“When I arrived in Gambia, I was greeted by some plainclothes secret service personnel at the airport. “You are Fatou Jaw Manneh?” they asked. “Yes,” I answered. “Come with us,” they said. My brother was there to pick me up. “Where are you taking her?” he asked. “We cannot tell you.” Seeing my brother agitated, I begged him to go home. I really knew they had me. I was ready for the showdown. Die or live. In my own country, here I was crammed into a white pickup truck and driven into the darkness. No one would have known that our car of plain-looking Gambian citizens was actually a team of people whose job it was to make my countrymen disappear. On and on we drove, and then I knew — we were heading to the capital Banjul…Suddenly, we made a swift turn down a road to a secret detention center. It was enclosed by tall dusty walls and edged just along the Atlantic Ocean. I shivered as I realized that they could easily just throw me into the sea.”
This was Fatou Jaw Manneh in Norway recounting her encounter with the tyranny of the despot. She went to Washington to protest Yahya Jammeh at Obama’s US-Africa Summit. She flew to Oslo to deliver a speech on why she wouldn’t quit fighting until The Gambia is rid of this scourge. Her personal story dominated her moment on the stage, but only to serve the purpose of presenting a breathing human face of a nation under siege of cruel dictatorship to fellow freedom fighters at the Oslo Freedom Forum, dubbed the Davos of dissidents.
She laid out Yahya Jammeh’s police state in its parts and the sum of its parts. The secret police at the airport and everywhere. The military checkpoints in busy city streets where the police used to control traffic. “Plain-looking” thugs at his beck and call to make their fellow countrymen disappear. The mosquito-infested filthy facilities of his notorious “National Intelligence Agency” headquarters. Citizens interrogated and prosecuted on claims of endangering national security for speaking out against his misgoverning of the country. Innocent defendants convicted on trumped-up charges because the presiding judges would rather satisfy his vindictive wrath than serve justice. Severe jail terms and penalties for stroking his ego the wrong way. Media houses set on fire or closed down for daring to stir his ire. Detentions without trial, torture, abductions, summary executions, murder and assassination as his signature methods of maintaining power through fear. Prisoners executed not on the letter and spirit of the law, but on his say-so. Families set against families, neighbors against neighbors, towns against towns, tribes against tribes for his devious purposes. The haunted nation must go through his witch-hunting exercise because his aunt paid the debt of mortality. The ready smile gone from the lips of a beautiful country thanks to his draconian desire for absolute power.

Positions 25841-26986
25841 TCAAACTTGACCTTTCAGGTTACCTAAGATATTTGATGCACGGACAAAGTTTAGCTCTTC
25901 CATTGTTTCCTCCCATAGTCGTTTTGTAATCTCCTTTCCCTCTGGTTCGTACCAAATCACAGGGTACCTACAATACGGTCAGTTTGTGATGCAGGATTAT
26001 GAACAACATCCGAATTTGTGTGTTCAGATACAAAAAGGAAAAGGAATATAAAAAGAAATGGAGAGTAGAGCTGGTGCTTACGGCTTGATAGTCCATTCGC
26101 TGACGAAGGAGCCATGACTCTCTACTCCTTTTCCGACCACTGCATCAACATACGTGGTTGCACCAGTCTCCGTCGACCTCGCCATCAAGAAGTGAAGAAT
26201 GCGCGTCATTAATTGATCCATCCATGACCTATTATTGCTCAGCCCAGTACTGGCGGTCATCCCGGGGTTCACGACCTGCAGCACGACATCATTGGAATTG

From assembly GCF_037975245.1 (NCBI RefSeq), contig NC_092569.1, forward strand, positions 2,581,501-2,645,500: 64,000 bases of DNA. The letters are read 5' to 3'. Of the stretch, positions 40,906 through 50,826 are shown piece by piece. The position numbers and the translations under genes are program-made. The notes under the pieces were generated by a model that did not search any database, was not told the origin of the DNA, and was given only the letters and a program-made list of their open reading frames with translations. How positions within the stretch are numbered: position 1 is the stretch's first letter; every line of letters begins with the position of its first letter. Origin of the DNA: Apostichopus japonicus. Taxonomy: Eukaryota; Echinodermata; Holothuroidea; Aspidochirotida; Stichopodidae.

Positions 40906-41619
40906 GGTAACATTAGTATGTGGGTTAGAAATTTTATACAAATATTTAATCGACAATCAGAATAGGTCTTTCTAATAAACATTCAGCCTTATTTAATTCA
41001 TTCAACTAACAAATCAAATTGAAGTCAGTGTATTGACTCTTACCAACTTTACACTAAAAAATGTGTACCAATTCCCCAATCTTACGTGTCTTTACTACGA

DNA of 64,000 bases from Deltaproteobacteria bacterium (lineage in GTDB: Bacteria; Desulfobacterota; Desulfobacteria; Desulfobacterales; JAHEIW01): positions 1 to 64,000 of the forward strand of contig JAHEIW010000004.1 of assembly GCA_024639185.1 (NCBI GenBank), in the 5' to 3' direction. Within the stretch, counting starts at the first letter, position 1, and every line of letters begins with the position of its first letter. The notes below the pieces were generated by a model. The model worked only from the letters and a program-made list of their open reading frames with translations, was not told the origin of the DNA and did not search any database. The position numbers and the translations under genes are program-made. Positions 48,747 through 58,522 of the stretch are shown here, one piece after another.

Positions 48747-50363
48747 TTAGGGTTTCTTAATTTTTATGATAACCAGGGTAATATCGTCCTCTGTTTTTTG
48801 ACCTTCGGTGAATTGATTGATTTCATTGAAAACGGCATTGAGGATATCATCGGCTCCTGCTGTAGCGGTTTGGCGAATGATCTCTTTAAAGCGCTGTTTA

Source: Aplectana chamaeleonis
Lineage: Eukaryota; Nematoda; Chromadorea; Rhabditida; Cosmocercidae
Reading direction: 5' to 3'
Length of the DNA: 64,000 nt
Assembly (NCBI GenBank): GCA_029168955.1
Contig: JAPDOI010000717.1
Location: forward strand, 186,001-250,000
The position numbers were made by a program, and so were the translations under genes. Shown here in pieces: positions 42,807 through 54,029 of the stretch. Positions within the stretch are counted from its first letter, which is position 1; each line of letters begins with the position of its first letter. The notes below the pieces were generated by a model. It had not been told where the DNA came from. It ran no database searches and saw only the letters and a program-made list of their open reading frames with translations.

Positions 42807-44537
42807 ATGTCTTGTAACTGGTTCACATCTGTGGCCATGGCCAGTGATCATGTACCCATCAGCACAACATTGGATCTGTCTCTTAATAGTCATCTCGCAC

Back to that godforsaken detention center that enjoys the misnomer the National Intelligence Agency. It’s neither national, just another arm of Yahya Jammeh’s repressive machinery on the taxpayers’ dime; nor is it an intelligence agency, given the crass minions and scoundrels who run it to inflict horrible harm and terrible treatments on conscientious citizens for exercising their constitutional and universal rights of free speech and association. Even someone as courageous as Fatou Jaw Manneh, who was resolved to face death at the moment of her “arrest” at the airport, couldn’t shake off certain foreboding fears.
The first wasn’t the fear of death itself, but being disappeared without trace. “I heard many stories of people disappeared by way of the deadly intelligence officers, but this time it was happening to me. It was terrifying. The thought of my mom and my sons was unbearable. I prayed inwardly and asked God to give them the strength to move on should anything happen to me. I swore to myself that I would not shed a tear for the punk president.”
The second fear could be felt by only a female detainee in a despot’s gulag. She couldn’t sleep. A battalion of mosquitoes buzzing around her certainly didn’t help. But the predominant cause was the fear for her life and dignity, and of never seeing her two sons and mom again. “When the morning sun came out the next day, I was happy that I was alive, not raped, not shot.” To stand on that global stage in Oslo and admit to these fears freely and openly was, paradoxically, brave, very brave. The National Review Online, a US conservative publication, called the speech “fiery and serene.”
If she addressed the reign of terror to the degree and scope it deserved, she spoke also of things it can never succeed in snuffing out. Hope in the face of despair, endurance under duress and the altruism of the human spirit. Those were her lifeline to the outside world. Besides counting on the fact that her brother saw her at the airport, she knew few of her fellow passengers on the flight who could bear witness that she had arrived in the country. A tiny ray of hope that her fate wouldn’t be shrouded in mystery. That morning, when she was summoned to the office for questioning, someone walked in with a copy of FOROYAA newspaper and she saw the front page emblazoned with the words: “Where is Fatou Jaw Manneh?” You can imagine her disbelief. “There it was! A headline — the voice of the voiceless.”